In a rare glimpse of a reality that wildlife photography rarely shows, this stark series of images illustrates how brutal life can be for the animals we might only see in a zoo.
From the ferocity of Siberian tigers grappling in the snow, to the disturbing sight of a hippo falling victim to a pride of lions, these are kind of confrontations that animals face daily in the wild.
Bald eagles attack one another mid-air over the dramatic Alaskan landscape
Taken by famed wildlife photographer Steve Bloom, the images also demonstrate what happens when members of the same species engage in a battle for supremacy.
Among the incredible images in his 'Conflit' series, two Bald Eagles fight for airspace above Alaska, elephants in Botswana clash tusks in the dust, and snarling polar bears fight for dominance.
Bloom, 56, who is most famous for his images of swimming elephants and stallions crashing through the surf, concedes that the images in the portfolio lay bare the reality of life in the animals' natural habitat.
People often have a sentimental view of wildlife and they have this idealistic view, but animals are experiencing the same sort of stresses that we experience, but in a different way,' he said.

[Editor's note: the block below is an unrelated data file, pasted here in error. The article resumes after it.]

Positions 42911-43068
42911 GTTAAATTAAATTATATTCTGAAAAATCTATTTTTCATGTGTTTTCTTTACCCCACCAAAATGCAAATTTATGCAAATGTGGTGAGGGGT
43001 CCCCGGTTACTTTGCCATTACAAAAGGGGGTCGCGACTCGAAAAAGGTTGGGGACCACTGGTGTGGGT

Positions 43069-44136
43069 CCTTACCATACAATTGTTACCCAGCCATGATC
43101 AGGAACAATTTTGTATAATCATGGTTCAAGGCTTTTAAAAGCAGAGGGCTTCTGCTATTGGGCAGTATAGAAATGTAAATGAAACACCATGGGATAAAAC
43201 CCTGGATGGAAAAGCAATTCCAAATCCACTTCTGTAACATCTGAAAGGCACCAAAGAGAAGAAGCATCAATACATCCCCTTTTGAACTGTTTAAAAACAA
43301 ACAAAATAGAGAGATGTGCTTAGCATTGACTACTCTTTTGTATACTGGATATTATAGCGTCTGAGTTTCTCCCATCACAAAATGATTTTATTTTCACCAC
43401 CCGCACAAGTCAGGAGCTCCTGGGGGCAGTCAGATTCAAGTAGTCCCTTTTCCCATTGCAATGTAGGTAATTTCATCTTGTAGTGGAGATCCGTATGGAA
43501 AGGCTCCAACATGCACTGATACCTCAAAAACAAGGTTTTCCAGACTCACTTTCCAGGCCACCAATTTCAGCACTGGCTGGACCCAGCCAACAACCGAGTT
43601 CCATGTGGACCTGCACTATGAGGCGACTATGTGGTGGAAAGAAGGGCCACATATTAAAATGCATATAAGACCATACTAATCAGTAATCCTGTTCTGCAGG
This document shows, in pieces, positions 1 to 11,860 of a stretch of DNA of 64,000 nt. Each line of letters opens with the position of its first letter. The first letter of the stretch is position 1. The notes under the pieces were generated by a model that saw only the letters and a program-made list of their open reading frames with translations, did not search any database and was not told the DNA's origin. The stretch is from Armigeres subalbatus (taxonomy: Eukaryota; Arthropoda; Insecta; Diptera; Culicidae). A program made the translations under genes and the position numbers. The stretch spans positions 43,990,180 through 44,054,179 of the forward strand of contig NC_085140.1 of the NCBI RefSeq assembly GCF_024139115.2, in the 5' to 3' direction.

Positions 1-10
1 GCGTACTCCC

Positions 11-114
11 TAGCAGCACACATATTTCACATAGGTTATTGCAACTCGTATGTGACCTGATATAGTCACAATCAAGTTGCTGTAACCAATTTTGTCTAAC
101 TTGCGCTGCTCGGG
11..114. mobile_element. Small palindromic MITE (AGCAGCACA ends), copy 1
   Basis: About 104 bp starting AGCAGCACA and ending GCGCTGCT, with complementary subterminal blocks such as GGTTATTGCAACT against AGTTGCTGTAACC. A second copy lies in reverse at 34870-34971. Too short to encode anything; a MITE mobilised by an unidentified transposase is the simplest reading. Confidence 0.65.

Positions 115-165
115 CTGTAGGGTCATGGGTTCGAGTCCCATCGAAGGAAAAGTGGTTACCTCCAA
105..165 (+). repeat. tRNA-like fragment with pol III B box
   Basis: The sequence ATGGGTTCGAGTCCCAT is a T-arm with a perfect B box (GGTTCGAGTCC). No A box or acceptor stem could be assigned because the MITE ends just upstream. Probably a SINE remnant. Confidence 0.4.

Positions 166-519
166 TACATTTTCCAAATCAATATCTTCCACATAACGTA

Clashing tusks: Two African elephants fight for supremacy in Savuti, Botswana
Tooth and claw: Steve Bloom's 'Conflict' series shows two Siberian tigers fighting in northern China
They are constantly trying to deal with killing and finding food and avoiding being killed and eaten. That is the overriding preoccupation along with reproducing and trying to stay alive.
'There is a huge amount of conflict and a huge amount of stress.'
He admitted that being a spectator to that could be both thrilling and distressing, and that he often struggled with the dilemma of whether to intervene, or to simply stand back and let nature take its course.
In any case, it seems, the law of the jungle will prevail.
Surrounded: A hippo is attacked from all sides by a pride of lions in the Masai Mara, Kenya
Slugging it out: Two polar bears spar at Cape Churchill, Manitoba, Canada